My writing gets better every book I write. I am so grateful to the agent who was honest with me and didn’t just say, “No thanks,” or, “Not for me, but another agent might feel differently.”  She told me, in essence, “You have a good story but your writing sucks. Quit or fix it.”  

Imagination is something we are born with, but writing skills are learned.  I’m sure I’m going to look back on my novel, SOUL PURPOSE, and think it is a total piece of crap, but it did the trick and I got the agent.   And twenty years down the road, when I begin to feel like  my writing does live up to my premise, all I will have to do is read the first few pages of a novel like THE GRAVEYARD BOOK  or MARY and O’NEILL to bring myself back to the reality that I will always have a long way to go.

In the meantime, I’m going to press on and keep writing and growing.  I didn’t even hesitate when I reached the point where I had to ask myself the question, “Do I give up and do something else, or do I learn how to play this game and stick with it?” I’m in the game.  

Nothing in this world can take the place of persistence.  Talent will not; nothing is more common than unsuccessful people with talent.  Genius will not; unrewarded genius is almost a proverb.  Education will not; the world is full of educated derelicts.  Persistence and determination alone are omnipotent.  The slogan “press-on” has solved and has always solved and always will solve the problems of the human race.  

Calvin Coolidge

Now, I’m not solving the problems of the human race, but the quote shoe fits anyway.  I’m persistent if nothing else.

Have a great weekend everybody!

Nuh Uh. I’m Not Swimming in that Pool.

January 20, 2009

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“Optimism is the faith that leads to achievement.  Nothing can be done without hope and confidence.”  Helen Keller

“Optimist: Person who travels on nothing from nowhere to happiness.”  Mark Twain

The Query Tracker.net blog chain topic was started this round by the always hilarious and clever  Elana Johnson.  Jessica Verday, author of  THE HOLLOW, posted before me and Kate Quinn’s post will follow.  The topic is:

When you’re in a pool of writing funk, how do you get out? 

nscn16lWell, anyone who knows me is aware that I’m an optimistic fool.  Rarely have I submerged completely in the funk pool.  My outlook is more like a fountain of hope.  Sometimes the fountain runs dry.  No life-saving device necessary for me–I acknowledge the suckitude of my writing (which is, at times, significant), distract myself with something less stressful and soon the crisis abates.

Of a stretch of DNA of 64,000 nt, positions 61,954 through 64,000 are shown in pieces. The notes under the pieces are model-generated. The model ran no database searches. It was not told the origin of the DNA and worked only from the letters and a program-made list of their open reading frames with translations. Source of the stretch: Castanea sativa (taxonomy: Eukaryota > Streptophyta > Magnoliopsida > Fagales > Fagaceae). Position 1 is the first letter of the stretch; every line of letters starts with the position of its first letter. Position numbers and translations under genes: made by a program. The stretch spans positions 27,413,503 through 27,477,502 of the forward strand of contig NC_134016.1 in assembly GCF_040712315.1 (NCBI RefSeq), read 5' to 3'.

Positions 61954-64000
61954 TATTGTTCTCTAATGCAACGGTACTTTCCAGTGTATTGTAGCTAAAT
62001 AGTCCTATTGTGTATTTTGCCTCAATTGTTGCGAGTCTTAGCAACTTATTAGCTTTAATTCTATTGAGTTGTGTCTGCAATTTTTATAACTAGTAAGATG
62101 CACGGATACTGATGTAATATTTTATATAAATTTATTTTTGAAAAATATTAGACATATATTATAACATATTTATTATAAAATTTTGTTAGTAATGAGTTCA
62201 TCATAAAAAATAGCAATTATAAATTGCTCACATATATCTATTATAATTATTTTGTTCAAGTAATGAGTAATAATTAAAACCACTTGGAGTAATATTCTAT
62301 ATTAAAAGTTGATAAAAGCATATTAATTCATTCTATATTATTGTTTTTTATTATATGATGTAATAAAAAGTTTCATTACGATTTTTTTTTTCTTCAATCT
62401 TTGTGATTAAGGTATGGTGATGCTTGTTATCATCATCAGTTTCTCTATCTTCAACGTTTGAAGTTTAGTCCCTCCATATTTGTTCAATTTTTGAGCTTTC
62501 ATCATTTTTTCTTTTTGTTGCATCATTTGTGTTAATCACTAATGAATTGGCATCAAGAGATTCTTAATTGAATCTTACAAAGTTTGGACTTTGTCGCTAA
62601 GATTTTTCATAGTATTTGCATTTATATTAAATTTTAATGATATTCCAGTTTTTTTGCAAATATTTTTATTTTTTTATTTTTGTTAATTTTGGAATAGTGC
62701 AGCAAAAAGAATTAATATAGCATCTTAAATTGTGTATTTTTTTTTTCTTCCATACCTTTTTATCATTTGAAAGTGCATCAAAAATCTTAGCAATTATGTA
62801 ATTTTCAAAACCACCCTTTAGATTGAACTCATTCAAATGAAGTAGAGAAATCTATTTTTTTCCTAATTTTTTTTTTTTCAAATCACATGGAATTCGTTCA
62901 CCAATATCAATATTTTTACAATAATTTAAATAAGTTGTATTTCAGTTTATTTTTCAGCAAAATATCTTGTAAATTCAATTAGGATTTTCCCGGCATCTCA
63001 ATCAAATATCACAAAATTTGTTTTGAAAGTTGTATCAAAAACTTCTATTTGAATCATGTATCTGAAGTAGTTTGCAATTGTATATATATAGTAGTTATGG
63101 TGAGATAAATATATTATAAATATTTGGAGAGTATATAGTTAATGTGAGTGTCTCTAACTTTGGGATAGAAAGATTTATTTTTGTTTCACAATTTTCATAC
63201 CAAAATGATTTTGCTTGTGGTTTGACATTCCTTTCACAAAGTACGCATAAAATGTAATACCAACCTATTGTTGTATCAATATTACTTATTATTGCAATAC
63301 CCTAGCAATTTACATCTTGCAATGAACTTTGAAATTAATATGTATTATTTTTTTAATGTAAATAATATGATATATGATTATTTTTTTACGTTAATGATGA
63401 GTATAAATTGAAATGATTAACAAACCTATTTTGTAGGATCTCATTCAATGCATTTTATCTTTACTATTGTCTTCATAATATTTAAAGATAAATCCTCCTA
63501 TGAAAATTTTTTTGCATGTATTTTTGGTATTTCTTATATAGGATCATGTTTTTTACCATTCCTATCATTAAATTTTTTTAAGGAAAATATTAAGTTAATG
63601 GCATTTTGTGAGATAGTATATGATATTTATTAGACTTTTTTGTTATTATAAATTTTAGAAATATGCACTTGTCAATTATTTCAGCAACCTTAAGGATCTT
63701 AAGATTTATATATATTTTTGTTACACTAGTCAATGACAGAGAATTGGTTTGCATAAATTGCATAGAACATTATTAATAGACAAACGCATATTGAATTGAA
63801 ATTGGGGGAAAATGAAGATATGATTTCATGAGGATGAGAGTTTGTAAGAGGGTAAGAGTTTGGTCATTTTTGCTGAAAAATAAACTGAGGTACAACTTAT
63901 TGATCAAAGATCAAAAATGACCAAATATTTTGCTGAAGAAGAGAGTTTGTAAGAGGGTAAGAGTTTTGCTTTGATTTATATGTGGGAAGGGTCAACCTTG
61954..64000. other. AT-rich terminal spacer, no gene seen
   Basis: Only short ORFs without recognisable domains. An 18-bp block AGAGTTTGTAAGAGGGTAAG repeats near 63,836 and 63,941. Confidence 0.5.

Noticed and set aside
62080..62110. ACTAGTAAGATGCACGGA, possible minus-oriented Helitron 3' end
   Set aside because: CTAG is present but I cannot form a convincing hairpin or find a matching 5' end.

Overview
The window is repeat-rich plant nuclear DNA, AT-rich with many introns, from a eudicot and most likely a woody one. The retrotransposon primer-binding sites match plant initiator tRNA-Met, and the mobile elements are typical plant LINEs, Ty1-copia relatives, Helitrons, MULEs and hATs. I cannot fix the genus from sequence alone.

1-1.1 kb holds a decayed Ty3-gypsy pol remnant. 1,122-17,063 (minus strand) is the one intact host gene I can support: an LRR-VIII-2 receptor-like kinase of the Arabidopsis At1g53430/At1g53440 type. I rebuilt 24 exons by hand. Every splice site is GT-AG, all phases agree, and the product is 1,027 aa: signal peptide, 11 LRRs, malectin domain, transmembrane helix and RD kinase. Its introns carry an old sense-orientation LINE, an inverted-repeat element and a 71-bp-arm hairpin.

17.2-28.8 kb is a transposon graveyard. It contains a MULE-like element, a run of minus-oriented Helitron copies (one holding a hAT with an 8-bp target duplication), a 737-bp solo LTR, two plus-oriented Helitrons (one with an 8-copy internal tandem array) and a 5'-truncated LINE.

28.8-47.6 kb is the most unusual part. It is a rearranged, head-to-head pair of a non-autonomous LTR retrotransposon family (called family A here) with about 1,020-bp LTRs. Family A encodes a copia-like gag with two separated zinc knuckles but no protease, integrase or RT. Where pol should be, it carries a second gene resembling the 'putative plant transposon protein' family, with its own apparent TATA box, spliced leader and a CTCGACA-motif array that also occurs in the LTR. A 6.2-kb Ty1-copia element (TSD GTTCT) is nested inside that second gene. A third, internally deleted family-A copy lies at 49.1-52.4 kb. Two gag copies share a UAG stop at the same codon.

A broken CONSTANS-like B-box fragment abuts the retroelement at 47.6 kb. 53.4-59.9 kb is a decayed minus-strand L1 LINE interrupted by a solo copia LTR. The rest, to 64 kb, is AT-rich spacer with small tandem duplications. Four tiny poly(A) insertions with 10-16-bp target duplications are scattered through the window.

It’s that half-glass full thing I try to maintain at all costs.  It works for me.  

Now, I’m not talking about ignoring the problem; I just acknowledge it and give myself time to cool down  and come up with a solution.  The pool of writing funk is so insidious, you find yourself drowning before you even know you’ve fallen in.  My strategy is to try to stop myself before I get my feet wet.  When I reach a block, I take a shower, pull weeds and work in the garden or spend time with my kids.  Music often provides the stimulus to stay away from the funk pool and move past my block or self-doubt.  

What makes me happy?

Elana provided a second part to her post topic.  She wanted us to include things that make us happy to add to her arsenal of funk pool shields.  Sorry, Elana, but the thing that makes me laugh the most is my kids.  You can’t have them, but here are some pictures exemplifying why they make me laugh.  They are witty, adorable and twice as smart as I am.  So much fun.  The ultimate comedy routine.  They have a thing for hats, mud, and silly hair styles.  They also are experts at hiding rubber roaches in places you’d never expect!  Now that the twins are 11 and Hannah is 12, the scope of their humor has expanded to the point it borders on being a riot.  I promised them I wouldn’t post current photos and embarrass them. (Shhhh.  I’ll do it when they aren’t looking.)  Here are some older photos.  Yep.  They make me happy.